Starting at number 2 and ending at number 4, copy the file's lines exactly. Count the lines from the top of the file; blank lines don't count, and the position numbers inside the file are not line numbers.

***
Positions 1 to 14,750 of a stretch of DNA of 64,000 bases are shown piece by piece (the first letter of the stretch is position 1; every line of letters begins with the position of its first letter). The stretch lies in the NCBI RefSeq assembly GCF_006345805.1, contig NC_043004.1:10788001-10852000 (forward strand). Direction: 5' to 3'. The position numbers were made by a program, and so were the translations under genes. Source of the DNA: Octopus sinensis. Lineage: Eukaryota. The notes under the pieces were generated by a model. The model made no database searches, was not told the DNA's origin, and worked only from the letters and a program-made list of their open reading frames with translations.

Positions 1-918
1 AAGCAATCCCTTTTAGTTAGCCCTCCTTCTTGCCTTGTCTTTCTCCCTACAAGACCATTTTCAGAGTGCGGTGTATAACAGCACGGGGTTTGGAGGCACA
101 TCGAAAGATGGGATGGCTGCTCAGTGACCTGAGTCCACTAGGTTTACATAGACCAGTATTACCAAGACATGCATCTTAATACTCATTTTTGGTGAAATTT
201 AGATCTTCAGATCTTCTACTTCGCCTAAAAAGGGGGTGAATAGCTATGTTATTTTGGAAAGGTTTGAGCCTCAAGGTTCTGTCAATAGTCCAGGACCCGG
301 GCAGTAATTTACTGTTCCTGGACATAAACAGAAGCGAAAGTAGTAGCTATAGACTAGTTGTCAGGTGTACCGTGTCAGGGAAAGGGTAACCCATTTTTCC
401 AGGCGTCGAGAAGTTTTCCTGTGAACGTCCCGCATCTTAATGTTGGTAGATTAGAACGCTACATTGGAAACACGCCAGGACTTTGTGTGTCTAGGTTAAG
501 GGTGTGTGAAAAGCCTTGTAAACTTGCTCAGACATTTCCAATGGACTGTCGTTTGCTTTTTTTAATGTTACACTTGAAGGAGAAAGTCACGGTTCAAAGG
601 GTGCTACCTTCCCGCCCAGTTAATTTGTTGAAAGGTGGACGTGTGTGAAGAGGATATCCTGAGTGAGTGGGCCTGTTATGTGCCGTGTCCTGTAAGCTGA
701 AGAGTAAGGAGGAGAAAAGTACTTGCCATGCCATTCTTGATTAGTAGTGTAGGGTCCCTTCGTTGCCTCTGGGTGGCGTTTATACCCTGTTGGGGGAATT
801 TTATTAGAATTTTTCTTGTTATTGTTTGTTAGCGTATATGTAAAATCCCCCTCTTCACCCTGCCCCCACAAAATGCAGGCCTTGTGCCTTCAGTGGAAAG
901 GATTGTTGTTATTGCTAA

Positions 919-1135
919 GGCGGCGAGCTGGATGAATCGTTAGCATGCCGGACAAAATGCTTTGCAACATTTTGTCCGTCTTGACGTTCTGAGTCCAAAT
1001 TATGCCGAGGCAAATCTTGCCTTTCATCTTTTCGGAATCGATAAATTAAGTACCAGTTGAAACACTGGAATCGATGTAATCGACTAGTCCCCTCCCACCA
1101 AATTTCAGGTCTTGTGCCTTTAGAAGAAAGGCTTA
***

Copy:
Positions 1-918
1 AAGCAATCCCTTTTAGTTAGCCCTCCTTCTTGCCTTGTCTTTCTCCCTACAAGACCATTTTCAGAGTGCGGTGTATAACAGCACGGGGTTTGGAGGCACA
101 TCGAAAGATGGGATGGCTGCTCAGTGACCTGAGTCCACTAGGTTTACATAGACCAGTATTACCAAGACATGCATCTTAATACTCATTTTTGGTGAAATTT